For example, in this sentence:

彼は、失敗をものともせず、 何度もくりかえし 挑戦し続けた。

くりかえし is modified by 何度も, implicitly stating that the action was repeated multiple times.

My question is that if the sentence was rearranged like so:

彼は、 何度も失敗 をものともせず、くりかえし挑戦し続けた。

does くりかえし then imply that the action was repeated only once (while the failures were multiple)?

Are there other ways to indicated the amount or frequency of repetitions (perhaps other than just with adjectives/adverbs)?

Bonus question: Does the first sentence indicate the "he" failed only once?

  • 1
    Is it possible to repeat something just once? That expression in English sounds contradictory to me… but maybe this is because I do not understand English well. Commented Aug 14, 2012 at 5:08
  • @Tsuyoshi Ito: I usually take a repeat to be at least once (like a TV program). Often the the action is specifically "repeated twice/../many times" or done "repeatedly".
    – Tim
    Commented Aug 14, 2012 at 5:27
  • 2
    @tim: when someone says: "Excuse me, could you repeat?" do you ask how many times you should repeat?
    – Axioplase
    Commented Aug 14, 2012 at 5:28
  • @Axioplase: Now I understand that it is possible to repeat something only once. Thanks! Commented Aug 14, 2012 at 14:08
  • 1
    In a programming book I found this sentence 「このような処理はループ(繰り返し)と呼ばれる。Python がコードを繰り返して実行するからである。」So, a for loop does くりかえし. I dunno really, but I bet a Japanese programmer would use the word (even outside of computer related contexts) to mean at least two executions/occurances (eg at least one repeat/iteration) of an event. I apologize if this observation doesn't help in the slightest lolz.
    – taylor
    Commented Aug 20, 2012 at 21:57

2 Answers 2

  • The first sentence sounds fine, but the second sentence (more specifically the 何度も失敗をものともせず part) sounds awkward to me. I think I'd rather say:


    Maybe it's because 度重なる is a 連体形 verb and modifies 失敗, while 何度も is an adverb and "何度も...ものともせず" sounds awkward... Maybe when 何度も modifies a negative verb, it's interpreted as a partial negation. Like, 何度も[諦]{あきら}めなかった sounds awkward to me, at least it sounds ambiguous between "諦めない happened many times (=negation of 諦める)" and "didn't give up so many times but did give up maybe once or twice (=negation of 何度も諦める)".

  • if the sentence was rearranged like so:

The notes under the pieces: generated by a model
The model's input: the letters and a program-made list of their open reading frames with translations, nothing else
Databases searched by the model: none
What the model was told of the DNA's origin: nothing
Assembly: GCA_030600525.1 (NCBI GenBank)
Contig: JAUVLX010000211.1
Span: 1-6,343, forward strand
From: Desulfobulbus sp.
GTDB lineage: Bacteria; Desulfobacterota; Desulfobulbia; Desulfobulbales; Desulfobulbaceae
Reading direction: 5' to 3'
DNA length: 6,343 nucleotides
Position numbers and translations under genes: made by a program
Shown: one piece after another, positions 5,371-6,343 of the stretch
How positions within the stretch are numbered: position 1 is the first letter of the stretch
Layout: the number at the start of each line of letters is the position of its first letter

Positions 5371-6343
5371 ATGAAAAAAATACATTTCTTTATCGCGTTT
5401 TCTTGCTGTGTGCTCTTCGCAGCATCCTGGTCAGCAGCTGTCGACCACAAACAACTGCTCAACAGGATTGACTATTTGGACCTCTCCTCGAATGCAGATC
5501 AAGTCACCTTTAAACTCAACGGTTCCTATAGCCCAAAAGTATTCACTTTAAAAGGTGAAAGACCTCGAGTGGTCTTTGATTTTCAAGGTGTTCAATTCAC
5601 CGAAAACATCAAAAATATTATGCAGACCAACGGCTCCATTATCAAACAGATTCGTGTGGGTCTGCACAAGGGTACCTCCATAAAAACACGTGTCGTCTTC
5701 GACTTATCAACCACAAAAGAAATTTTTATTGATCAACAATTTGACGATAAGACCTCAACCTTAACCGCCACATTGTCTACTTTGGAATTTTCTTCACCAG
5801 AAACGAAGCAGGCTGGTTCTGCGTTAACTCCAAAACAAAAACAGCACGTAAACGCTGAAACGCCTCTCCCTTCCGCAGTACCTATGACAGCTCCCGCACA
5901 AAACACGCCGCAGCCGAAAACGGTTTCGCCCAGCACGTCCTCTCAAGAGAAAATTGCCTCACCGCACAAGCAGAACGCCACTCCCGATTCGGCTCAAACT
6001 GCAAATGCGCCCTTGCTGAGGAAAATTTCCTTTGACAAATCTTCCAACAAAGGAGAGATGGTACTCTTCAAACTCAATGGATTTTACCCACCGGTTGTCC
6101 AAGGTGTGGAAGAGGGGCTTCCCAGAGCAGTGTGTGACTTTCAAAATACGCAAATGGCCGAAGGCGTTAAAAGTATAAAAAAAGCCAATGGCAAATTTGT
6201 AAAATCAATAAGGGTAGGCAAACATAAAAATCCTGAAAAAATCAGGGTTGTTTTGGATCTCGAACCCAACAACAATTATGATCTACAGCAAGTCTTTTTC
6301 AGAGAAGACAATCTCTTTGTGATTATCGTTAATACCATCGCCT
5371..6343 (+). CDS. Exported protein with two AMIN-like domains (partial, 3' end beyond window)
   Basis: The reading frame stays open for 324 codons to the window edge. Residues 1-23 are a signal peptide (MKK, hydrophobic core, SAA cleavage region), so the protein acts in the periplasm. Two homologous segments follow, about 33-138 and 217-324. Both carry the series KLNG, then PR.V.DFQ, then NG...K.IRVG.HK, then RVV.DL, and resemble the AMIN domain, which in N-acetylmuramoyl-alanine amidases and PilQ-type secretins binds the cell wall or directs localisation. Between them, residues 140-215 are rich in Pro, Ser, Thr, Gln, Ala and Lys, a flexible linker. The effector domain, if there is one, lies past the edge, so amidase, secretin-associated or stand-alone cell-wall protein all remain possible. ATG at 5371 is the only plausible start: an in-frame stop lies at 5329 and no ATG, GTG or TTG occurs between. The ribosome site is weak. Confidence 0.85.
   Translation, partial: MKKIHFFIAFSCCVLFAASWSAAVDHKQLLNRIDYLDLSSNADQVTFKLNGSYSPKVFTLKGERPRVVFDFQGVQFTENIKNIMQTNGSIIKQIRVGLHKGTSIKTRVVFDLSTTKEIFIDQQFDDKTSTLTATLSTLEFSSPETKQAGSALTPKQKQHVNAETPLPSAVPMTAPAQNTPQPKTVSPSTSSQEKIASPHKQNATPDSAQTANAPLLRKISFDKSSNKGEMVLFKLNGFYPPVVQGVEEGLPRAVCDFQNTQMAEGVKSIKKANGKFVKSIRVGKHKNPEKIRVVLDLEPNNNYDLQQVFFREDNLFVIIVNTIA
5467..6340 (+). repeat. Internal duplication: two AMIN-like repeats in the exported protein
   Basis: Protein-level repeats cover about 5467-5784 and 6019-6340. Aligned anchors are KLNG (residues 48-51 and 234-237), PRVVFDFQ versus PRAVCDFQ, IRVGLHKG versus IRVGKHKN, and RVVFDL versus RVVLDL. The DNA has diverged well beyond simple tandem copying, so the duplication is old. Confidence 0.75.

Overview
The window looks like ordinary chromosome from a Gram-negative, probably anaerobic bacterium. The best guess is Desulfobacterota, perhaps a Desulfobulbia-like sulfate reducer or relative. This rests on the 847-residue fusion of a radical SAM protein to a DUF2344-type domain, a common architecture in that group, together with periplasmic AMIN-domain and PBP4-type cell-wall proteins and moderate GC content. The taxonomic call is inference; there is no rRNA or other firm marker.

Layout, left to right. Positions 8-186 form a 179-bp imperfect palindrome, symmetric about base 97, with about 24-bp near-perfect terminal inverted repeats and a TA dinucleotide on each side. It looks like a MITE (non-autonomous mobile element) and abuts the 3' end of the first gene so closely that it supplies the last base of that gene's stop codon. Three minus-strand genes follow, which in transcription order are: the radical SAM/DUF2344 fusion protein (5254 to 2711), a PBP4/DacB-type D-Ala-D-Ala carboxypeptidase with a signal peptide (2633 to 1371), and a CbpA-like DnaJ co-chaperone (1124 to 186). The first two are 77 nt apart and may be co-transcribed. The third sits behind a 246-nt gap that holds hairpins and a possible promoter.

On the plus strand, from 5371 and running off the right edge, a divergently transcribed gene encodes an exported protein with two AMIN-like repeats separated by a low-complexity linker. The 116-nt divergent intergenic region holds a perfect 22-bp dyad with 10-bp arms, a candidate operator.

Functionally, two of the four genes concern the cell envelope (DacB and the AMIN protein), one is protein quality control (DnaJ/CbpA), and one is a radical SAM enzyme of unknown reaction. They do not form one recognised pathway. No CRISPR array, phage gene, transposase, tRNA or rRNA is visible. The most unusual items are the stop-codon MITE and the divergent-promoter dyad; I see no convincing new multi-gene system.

does くりかえし then imply that the action was repeated only once?

    No, くりかえし~~し続けた implies that the action was repeated many times.

  • Does the first sentence indicate the "he" failed only once?

    No, the 何度もくりかえし挑戦し続けた implies that he failed many times.

  • 彼は、失敗をものともせず、何度もくりかえし挑戦し続けた

    all sound fine to me. 何度もくりかえし sounds to me as an emphasis on 何度も or くりかえし, "many many times, again and again". I think the 続けた already implies that he failed and tried many times, so even 彼は失敗をものともせず挑戦し続けた sounds alright to me.

  • くりかえし is modified by 何度も

    Hmm I'm not sure... I'd rather think that both くりかえし and 何度も modifiy 挑戦し続けた. (Because 何度もくりかえし挑戦し続けた and くりかえし何度も挑戦し続けた both sound alright to me.)

  • "度重なる is an adjective and modifies 失敗" 度重なる is a verb, not an adjective. It modifies 失敗 because it is 連体形.
    – Dono
    Commented Aug 14, 2012 at 12:36
  • I agree with you on almost all points, except for the reason why 何度も諦めなかった sounds awkward (I agree that it sounds awkward). I think that 何度も~しない unambiguously means the negation of 何度も~する, which is not a suitable meaning in this sentence. Do you have an example where 何度も~しない means the repetition of ~しない? Commented Aug 14, 2012 at 14:20
  • Maaaybe 何度も上司の命令に従わなかったため処分・・・?? Hmm it sounds awkward too :p
    – user1016
    Commented Aug 14, 2012 at 14:41
  • Aha! I agree that it does not sound perfectly natural (何度も上司の命令に背いたため処分 is much more natural), but I would definitely interpret your example as the repetition of 上司の命令に従わない. Now I agree that 何度も~ない is ambiguous. Thanks! Commented Aug 14, 2012 at 14:47

I don't think you understand the sentences correctly. The two of them are quite different.

First, notice that くりかえし is a verb in 連用形 (the verb くりかえす "to repeat"), not a noun.

Your first sentence (awkwardly) reads ignoring failure, he kept retrying to take the challenge several times.

Your second sentence reads ignoring several times failure, he kept retrying to take the challenge. It seems that at some point, he did not ignore failure, but still kept retrying…

何度も modifies the verbs くりかえす (as くりかえし) or する (as せず), not a noun, as your usage of bold and your question seem to show you thought.

Also, because of 続ける, we know that retrial did not happen only once. Would you say "Ignoring failure several time, he kept retrying only once"?

To sum things up, I think that the question is meaningless, and I hope that my answer helped you understand why.

  • Actually, it is 連用形. In godan verbs, the 連体形 is identical to 終止形 and always ends in -u.
    – Dono
    Commented Aug 14, 2012 at 5:48

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